Another perk to relying on your 3PL’s tracking software is better visibility for your customers, who can track their orders as those orders move along the supply chain.

Better transparency

Along with leaving the inventory management technology to the experts, switching to a 3PL usually offers you more accurate tracking information about the status of your inventory. This is because most 3PL operations have better shipment tracking software. This allows the business customer to access real-time information about the status of their product from ship to port to warehouse and on to the end user; all the tracking information you need is right at your fingertips, without having to check each stage with multiple providers or invest in costly logistics software.
It can be nerve-wracking to hand over the reins of your logistics operations to an outsourced, third-party provider, especially if you’ve been handling your logistics operations in-house. But when you’re doing business with experts in the industry, the cost of switching operations to a 3PL usually outweighs the risk.
All of this for less money than bringing your logistics in-house? It seems too good to be true, but the proof is in the numbers.
Think of it this way: Outsourcing your logistics operations to a third-party provider is a lot like those sale sites where the more people buy in, the lower the price goes. But instead of driving down the cost of a vacation, your money is pooled with other businesses who use the same 3PL, driving down the cost for everyone. All this for the expertise of professionals whose hands-on approach allows you to remain as hands-off as you want to be and focus on what’s really important: your business.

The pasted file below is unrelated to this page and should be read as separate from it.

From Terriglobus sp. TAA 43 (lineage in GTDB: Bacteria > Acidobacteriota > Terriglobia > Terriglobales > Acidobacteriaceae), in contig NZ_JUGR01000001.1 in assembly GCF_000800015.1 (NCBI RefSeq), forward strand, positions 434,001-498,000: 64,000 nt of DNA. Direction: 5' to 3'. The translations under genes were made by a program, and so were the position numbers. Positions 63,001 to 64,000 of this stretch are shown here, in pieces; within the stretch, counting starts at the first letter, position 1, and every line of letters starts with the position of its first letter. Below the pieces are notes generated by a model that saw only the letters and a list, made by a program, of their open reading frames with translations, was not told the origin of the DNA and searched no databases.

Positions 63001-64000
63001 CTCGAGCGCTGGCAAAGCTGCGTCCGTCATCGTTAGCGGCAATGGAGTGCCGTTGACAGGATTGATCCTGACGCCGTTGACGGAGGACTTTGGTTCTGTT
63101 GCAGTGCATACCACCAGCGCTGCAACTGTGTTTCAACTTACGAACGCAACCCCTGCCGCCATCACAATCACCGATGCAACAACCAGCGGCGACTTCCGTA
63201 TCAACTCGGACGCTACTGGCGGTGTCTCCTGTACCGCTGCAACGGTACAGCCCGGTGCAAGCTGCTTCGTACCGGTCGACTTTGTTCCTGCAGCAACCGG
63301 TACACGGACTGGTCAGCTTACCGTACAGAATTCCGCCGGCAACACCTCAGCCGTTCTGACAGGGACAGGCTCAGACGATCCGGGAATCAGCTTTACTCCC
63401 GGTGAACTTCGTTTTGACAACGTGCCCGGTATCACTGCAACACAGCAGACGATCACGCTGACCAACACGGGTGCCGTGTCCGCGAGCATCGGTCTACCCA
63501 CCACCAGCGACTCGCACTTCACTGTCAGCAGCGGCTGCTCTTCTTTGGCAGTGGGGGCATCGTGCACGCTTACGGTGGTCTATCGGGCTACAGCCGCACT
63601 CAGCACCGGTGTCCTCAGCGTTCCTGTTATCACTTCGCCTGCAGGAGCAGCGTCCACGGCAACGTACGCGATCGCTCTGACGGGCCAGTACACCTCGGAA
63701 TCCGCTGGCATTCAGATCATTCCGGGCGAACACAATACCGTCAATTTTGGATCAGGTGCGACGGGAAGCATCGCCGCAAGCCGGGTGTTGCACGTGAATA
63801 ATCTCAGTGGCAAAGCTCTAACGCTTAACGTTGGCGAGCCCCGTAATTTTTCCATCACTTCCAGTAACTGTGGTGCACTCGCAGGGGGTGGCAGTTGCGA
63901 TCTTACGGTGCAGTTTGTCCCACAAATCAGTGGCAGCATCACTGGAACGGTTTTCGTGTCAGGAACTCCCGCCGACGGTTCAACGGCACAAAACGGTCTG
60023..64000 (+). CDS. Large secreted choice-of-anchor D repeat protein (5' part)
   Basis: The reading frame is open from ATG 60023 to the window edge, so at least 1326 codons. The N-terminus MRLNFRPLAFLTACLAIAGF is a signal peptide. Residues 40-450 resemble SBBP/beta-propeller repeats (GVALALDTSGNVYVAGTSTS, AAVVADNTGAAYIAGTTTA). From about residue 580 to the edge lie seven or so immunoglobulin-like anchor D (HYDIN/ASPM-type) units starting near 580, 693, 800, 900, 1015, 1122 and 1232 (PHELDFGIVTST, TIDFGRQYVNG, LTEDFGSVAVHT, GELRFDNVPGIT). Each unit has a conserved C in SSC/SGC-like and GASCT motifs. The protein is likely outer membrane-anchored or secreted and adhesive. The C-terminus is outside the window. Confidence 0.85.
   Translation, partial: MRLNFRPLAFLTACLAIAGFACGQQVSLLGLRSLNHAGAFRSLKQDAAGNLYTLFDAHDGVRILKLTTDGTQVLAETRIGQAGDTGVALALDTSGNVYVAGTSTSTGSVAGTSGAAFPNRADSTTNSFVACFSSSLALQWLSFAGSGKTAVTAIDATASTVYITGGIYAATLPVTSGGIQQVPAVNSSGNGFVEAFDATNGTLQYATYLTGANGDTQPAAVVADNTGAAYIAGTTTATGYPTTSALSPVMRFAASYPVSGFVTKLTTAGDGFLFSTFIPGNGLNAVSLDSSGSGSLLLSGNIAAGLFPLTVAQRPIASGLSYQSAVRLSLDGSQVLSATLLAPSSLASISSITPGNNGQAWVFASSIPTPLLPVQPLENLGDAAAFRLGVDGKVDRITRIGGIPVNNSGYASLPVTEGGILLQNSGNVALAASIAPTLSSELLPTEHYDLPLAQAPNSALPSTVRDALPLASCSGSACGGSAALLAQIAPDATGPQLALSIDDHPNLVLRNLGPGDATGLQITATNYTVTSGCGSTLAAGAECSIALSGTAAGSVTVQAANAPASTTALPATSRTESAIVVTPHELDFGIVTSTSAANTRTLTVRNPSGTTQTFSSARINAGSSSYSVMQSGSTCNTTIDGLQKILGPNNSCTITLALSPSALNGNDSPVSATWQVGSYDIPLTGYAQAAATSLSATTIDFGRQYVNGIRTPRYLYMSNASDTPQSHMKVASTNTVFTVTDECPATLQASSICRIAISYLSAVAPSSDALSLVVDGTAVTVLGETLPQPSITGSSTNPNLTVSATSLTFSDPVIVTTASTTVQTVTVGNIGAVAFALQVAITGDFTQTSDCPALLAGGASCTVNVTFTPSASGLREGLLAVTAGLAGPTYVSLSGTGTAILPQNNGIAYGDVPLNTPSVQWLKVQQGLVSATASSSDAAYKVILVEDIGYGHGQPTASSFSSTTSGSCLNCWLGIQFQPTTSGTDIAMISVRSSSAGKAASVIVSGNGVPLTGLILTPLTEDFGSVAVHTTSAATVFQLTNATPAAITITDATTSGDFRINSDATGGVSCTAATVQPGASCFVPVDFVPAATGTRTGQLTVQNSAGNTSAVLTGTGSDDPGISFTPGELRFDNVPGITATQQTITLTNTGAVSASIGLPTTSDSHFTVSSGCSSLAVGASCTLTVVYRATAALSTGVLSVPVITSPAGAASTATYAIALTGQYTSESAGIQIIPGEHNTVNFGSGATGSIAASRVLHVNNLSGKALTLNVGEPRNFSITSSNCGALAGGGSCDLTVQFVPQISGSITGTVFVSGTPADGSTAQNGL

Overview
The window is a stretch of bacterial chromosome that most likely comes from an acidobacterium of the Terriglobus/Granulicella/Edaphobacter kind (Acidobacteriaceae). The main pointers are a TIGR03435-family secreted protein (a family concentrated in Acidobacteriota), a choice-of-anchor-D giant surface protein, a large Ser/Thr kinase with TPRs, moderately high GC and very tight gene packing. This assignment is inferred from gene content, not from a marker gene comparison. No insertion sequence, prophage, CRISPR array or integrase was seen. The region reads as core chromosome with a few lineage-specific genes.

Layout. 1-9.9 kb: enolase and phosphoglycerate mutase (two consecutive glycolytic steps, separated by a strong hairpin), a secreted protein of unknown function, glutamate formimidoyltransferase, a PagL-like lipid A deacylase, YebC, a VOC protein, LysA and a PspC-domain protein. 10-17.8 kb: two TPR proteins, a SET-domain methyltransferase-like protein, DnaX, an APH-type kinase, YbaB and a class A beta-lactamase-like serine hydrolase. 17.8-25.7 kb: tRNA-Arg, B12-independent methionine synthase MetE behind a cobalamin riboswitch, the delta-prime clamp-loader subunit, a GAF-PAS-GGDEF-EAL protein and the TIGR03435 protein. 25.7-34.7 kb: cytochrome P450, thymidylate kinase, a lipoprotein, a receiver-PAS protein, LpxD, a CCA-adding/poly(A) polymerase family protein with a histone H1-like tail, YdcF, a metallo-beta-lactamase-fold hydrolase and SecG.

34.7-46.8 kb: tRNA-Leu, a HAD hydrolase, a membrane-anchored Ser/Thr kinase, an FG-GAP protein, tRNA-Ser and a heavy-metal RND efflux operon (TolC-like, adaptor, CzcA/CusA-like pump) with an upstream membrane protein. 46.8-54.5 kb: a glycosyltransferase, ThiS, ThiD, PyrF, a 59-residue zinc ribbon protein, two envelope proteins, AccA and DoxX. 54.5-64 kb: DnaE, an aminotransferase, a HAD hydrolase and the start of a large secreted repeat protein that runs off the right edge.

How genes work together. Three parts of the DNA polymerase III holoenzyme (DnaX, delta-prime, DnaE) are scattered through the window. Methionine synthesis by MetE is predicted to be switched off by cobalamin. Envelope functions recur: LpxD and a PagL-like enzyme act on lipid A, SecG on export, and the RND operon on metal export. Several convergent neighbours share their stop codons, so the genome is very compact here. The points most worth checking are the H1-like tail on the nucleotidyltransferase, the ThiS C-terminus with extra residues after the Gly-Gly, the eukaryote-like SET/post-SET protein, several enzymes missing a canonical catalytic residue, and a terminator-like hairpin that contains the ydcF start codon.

POWER UP!

The site selection process can be complicated and costly—and many companies can use all the help they can get. Thankfully, local economic development corporations can offer incentives and assistance to new businesses entering their community. But in some places, such as Raleigh, North Carolina, and Bloomington, Indiana, the local utility companies are taking it a step forward by “energizing” the economic development process through abatements and incentives to incoming businesses. The best part about it: the utility company goodies are in addition to the incentives provided by local economic development agencies.

We spoke to Brenda Daniels, manager of Economic Development for Raleigh-based ElectriCities of North Carolina, and Jeremy Sowders, Economic Development coordinator at Hoosier Energy in Bloomington, about how their utility companies are going the extra mile for incoming businesses.

Global Trade: How is your company prepared with the necessary tools and resources, beyond infrastructure, to help companies think holistically about their needs?

Sowders: First, our team has a lot of experience–about 100 years of combined experience in economic development between all of us that runs the whole gamut through local, regional and state. So, we have lots of experience and knowledge working for us.